USB-C Authentication Tech to Restrict Usage of Uncertified USB-C Accessories and Cablesby Anton Shilov on April 13, 2016 10:30 PM EST
The USB Implementers Forum has announced a new addition to the USB Type-C specification, which is projected to restrict usage of uncertified or potentially malicious accessories with reversible USB-C connectors. The USB Power Delivery 3.0 specification contains a special extension called, the USB Type-C Authentication specification, which promises to help host devices to identify chargers, cables, storage solutions and hosts before making connections. However, to take advantage of the tech, new devices will be needed.
USB interconnections are expected to get more popular than ever thanks to convenience of reversible USB Type-C, its ability to deliver up to 100W of power and support for custom features. However, expanded functionality requires more sophisticated cables with multiple wires and special ID chips, which are more expensive to make than traditional USB cables. As it turned out in the recent months, many cheap cables are not compliant with USB-IF’s requirements; they either do not support high data-rates, cannot charge USB-C devices, or may even damage products they are connected to. The USB authentication promises to end frustrations and make future USB-C devices a little more secure, as an added bonus.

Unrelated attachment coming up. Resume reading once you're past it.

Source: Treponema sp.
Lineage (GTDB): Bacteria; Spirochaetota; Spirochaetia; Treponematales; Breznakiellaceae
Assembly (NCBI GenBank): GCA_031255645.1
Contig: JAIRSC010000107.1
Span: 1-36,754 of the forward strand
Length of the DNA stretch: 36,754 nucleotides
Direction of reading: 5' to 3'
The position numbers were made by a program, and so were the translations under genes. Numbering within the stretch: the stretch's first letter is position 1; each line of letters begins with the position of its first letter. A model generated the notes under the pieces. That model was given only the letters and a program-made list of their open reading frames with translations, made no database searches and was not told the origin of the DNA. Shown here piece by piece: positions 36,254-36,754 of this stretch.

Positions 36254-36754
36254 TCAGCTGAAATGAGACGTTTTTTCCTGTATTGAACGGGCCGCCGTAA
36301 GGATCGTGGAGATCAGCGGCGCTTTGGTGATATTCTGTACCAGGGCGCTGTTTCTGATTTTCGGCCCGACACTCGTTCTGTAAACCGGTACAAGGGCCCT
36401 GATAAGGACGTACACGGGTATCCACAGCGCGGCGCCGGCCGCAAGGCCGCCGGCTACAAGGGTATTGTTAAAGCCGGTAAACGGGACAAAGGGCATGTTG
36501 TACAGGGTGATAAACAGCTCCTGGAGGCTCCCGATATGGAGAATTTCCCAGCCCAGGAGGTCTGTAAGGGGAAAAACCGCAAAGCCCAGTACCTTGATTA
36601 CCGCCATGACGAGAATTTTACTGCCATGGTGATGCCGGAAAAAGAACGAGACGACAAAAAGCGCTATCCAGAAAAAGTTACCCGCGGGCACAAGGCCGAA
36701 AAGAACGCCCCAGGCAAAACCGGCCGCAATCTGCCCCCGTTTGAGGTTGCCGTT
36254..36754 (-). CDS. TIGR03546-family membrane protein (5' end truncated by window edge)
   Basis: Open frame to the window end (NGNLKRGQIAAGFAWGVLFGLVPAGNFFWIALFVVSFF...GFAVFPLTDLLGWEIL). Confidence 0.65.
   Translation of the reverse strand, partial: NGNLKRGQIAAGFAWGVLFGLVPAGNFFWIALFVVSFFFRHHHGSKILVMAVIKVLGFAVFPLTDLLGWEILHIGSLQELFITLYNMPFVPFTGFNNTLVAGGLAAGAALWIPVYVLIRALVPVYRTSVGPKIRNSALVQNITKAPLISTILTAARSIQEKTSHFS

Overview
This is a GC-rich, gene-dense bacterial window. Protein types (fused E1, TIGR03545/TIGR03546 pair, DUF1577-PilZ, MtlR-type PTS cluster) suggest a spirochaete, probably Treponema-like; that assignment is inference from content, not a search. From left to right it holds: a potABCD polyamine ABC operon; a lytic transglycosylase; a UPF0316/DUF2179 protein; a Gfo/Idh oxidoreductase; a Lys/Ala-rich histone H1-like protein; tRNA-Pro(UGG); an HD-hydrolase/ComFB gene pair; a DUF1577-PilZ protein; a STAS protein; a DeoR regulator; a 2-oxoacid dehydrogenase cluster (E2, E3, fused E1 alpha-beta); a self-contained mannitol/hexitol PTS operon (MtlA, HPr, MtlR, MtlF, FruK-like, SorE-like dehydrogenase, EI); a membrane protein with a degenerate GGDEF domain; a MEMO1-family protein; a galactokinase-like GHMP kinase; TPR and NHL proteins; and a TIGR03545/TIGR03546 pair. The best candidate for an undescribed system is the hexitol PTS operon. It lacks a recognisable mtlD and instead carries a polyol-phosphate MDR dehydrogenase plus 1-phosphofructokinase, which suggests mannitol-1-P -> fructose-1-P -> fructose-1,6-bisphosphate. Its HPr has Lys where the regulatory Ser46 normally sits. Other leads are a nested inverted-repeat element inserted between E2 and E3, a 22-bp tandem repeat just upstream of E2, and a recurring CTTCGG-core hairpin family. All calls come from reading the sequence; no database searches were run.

Devices compliant with the USB PD 3.0’s USB-C authentication tech will be able to verify capabilities of accessories compliant with the authentication technology and whether or not they have been certified by the USB-IF. The verification information will be exchanged right after devices are connected, before any data or energy is transferred. The USB-IF will make it possible to set up policies that will restrict usage of incompatible or uncertified accessories with particular host devices.
The USB-C authentication will divide accessories into three types: USB devices, USB power delivery devices (e.g., chargers) and USB Type-C alternate mode devices (e.g., displays). The authentication data messages will be transmitted using different communication paths (USB bus, USB PD or mixed) and will be encrypted using 128-bit methods.
|USB Type-C Authentication Cryptographic Methods|
|Framework (ITU X.509)
OID (ITU-T X.402)
DER-encoding (ITU-T X.690)
|ECDSA (ANSI X9.62) using NIST P-256 curve (NIST-FIPS-186-4)||Digital signing of certificates and authenticationmessages|
|SHA256 (NIST-FIPS-180-4)||Hash algorithm|
|NIST-compliant PRNG source (SP800-90A) seeded with a 256-bit fullentropy value (SP800-90B)||Random numbers|
Based on what is known about the USB authentication, the technology can restrict usage of uncertified cables only in cases their usage is prohibited by manufacturers or end-users users themselves. Moreover, it will only be completely supported by fully-featured cables compatible with the USB Power Delivery 3.0 specifications, which will contain a chip with ID as well as optional vendor defined messages.